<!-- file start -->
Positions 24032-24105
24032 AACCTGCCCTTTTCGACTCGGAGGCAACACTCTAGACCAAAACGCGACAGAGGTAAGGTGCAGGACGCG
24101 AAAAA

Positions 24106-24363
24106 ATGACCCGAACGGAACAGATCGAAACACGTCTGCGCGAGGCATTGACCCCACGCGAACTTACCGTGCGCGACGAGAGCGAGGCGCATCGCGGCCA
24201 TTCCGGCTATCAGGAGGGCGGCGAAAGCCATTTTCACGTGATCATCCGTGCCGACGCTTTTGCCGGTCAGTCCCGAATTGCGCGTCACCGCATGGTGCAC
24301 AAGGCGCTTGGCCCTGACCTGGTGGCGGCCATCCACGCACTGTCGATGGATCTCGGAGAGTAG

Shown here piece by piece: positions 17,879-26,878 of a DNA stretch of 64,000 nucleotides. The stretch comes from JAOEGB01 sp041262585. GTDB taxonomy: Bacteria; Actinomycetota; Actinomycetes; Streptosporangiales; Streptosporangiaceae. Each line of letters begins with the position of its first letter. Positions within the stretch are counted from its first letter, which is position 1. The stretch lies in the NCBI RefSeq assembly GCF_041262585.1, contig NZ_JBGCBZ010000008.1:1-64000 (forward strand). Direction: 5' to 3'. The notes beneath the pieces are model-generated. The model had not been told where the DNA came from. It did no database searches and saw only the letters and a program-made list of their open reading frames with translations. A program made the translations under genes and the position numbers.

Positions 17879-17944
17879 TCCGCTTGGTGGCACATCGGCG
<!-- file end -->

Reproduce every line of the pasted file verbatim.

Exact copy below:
Positions 24032-24105
24032 AACCTGCCCTTTTCGACTCGGAGGCAACACTCTAGACCAAAACGCGACAGAGGTAAGGTGCAGGACGCG
24101 AAAAA

Positions 24106-24363
24106 ATGACCCGAACGGAACAGATCGAAACACGTCTGCGCGAGGCATTGACCCCACGCGAACTTACCGTGCGCGACGAGAGCGAGGCGCATCGCGGCCA
24201 TTCCGGCTATCAGGAGGGCGGCGAAAGCCATTTTCACGTGATCATCCGTGCCGACGCTTTTGCCGGTCAGTCCCGAATTGCGCGTCACCGCATGGTGCAC
24301 AAGGCGCTTGGCCCTGACCTGGTGGCGGCCATCCACGCACTGTCGATGGATCTCGGAGAGTAG

Shown here piece by piece: positions 17,879-26,878 of a DNA stretch of 64,000 nucleotides. The stretch comes from JAOEGB01 sp041262585. GTDB taxonomy: Bacteria; Actinomycetota; Actinomycetes; Streptosporangiales; Streptosporangiaceae. Each line of letters begins with the position of its first letter. Positions within the stretch are counted from its first letter, which is position 1. The stretch lies in the NCBI RefSeq assembly GCF_041262585.1, contig NZ_JBGCBZ010000008.1:1-64000 (forward strand). Direction: 5' to 3'. The notes beneath the pieces are model-generated. The model had not been told where the DNA came from. It did no database searches and saw only the letters and a program-made list of their open reading frames with translations. A program made the translations under genes and the position numbers.

Positions 17879-17944
17879 TCCGCTTGGTGGCACATCGGCG